After inserting calibrated microphones into the outer ears of riders, controlled tests were run both on the street and in wind tunnels. The study found that wind noise increased dramatically over 40 mph and quickly obscured any engine, exhaust or tire noise.

This study, done on BMW K-bikes, tested 27 helmet samples of 13 different types at speeds up to 70 mph. Surprisingly, at 70 mph, in-the-ear wind intensity averaged 100 dB despite any differences in helmet technology.

This research was done with both full-face and open-face models, vents open, vents closed and with/without chinbar wind controls. Helmets were ultimately modified with tape-sealed shields and different visor lengths, and some shell shapes were altered with plastic or cardboard “spoilers.” One manufacturer supplied prototype helmets with altered interior shells at the ears, chinbar and forehead.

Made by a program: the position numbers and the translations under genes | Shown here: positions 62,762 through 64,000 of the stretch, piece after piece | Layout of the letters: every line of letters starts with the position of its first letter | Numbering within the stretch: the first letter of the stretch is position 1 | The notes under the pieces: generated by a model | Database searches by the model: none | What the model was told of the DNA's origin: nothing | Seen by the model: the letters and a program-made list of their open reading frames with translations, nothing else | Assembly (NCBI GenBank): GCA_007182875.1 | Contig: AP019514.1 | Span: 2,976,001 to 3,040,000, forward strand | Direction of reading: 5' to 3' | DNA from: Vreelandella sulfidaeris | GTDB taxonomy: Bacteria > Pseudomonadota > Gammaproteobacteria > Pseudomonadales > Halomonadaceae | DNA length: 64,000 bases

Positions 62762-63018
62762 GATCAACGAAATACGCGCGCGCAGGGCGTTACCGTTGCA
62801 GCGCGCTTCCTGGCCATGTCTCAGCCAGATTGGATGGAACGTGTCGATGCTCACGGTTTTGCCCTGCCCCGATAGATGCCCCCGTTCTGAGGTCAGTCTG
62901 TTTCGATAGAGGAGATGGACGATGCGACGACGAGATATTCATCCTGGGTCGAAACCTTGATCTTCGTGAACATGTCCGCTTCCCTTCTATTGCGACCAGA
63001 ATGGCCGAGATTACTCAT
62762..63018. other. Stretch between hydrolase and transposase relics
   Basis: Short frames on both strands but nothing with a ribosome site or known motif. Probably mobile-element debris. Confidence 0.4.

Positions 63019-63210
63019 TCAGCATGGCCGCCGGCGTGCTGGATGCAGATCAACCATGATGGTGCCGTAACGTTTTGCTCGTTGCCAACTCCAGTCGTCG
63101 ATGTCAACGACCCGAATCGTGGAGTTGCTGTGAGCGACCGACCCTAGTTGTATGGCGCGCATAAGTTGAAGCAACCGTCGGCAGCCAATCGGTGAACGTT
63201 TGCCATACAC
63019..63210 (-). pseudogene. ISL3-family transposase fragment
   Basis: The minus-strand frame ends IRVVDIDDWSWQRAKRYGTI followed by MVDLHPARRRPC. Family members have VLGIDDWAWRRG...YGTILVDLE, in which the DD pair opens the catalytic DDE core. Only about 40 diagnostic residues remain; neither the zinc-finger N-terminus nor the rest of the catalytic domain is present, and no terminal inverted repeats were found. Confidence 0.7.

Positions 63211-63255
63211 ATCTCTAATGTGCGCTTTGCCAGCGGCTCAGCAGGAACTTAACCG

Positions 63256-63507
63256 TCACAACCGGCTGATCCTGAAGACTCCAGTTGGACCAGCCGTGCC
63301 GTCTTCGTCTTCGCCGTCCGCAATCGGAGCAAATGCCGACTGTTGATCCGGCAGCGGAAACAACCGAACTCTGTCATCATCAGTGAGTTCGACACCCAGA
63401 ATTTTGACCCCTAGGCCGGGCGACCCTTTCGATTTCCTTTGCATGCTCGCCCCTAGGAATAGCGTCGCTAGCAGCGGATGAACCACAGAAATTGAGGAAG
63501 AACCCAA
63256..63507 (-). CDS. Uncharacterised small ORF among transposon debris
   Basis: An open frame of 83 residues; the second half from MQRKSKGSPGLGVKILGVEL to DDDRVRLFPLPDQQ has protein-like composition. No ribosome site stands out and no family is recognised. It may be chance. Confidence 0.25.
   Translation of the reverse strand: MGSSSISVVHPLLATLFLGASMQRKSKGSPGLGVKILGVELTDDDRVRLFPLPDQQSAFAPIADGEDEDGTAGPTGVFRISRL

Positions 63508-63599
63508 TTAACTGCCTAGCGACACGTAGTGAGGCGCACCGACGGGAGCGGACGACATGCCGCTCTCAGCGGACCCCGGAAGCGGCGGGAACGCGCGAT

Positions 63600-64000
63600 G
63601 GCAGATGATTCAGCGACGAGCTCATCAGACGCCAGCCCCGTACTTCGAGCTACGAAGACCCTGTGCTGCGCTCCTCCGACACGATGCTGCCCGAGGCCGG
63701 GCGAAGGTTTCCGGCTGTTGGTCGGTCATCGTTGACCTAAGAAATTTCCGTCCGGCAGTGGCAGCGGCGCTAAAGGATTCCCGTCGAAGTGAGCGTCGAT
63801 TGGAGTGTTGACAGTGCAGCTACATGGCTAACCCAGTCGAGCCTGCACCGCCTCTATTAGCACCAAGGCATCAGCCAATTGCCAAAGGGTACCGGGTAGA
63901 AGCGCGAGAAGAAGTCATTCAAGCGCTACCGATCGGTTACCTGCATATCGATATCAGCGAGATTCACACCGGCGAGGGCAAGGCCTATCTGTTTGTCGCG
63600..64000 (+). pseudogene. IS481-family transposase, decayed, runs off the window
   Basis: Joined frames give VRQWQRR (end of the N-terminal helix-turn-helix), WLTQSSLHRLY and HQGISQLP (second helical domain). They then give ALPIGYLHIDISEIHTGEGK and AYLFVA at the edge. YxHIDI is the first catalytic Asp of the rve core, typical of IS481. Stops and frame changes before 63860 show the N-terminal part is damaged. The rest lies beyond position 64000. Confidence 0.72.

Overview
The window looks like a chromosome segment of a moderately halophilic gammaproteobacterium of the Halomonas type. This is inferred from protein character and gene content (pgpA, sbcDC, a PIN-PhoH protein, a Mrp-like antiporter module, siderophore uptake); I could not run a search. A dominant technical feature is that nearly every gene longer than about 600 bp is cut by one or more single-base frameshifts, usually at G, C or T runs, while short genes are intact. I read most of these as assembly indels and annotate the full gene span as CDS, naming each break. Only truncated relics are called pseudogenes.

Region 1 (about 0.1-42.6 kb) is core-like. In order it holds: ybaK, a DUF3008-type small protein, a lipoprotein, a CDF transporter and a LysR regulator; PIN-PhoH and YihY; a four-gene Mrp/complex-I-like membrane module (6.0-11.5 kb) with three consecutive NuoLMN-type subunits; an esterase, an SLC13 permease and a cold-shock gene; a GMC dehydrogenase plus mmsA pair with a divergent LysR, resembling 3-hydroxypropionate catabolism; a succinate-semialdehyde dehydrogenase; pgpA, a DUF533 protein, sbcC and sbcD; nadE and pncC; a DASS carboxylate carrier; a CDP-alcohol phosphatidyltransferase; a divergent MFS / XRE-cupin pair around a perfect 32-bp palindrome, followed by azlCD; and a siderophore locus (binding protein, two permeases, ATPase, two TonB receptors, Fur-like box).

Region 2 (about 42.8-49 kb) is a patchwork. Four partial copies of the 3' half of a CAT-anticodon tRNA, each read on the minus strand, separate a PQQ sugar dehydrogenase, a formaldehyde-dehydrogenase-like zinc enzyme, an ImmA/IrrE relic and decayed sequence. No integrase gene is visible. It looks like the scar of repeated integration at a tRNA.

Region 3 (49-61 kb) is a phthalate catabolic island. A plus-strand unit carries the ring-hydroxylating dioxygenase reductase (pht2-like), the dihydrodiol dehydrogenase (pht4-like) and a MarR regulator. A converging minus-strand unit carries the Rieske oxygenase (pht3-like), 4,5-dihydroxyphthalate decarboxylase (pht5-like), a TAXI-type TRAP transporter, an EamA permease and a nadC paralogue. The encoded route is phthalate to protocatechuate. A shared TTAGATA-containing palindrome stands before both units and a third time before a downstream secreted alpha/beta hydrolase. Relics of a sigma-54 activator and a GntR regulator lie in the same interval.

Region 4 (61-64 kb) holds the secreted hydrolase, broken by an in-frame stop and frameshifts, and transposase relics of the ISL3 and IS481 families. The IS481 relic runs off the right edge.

Norm Matzen (www.theearplug guy.com) says, “An extensive amount of testing in wind tunnels at various universities as well as police authorities have characterized 500 Hz noise (the frequency of helmet-attenuated wind noise) very well…. It was found that essentially all helmets are equally susceptible to this noise. The statistical difference in a very large sample of different brands and models of helmets showed only a 1 dB variation in noise at the ear.”

The U.S. Department of Transportation study titled “The Effects of Motorcycle Helmets on Seeing and Hearing” agrees when it states, “…in the hearing tests, no significant difference was found in a rider’s ability to hear traffic, either between helmet types or between helmet and no helmet. Hearing ability was significantly affected by vehicle speed due to increased wind noise…. For any given speed, helmets did not di*minish nor en*hance hearing.”

Matzen explains that the sound pressure level at the ear for helmetless riders is 20 dB more than with a full or partial coverage (ears covered) helmet. So much for hearing “better” without a helmet. Once past approximately 40 mph, it just isn’t so despite intuitive beliefs. Every helmet tested in these studies—full-face or open-face, expensive or cheap—allowed over 100 dB inside at 70 mph.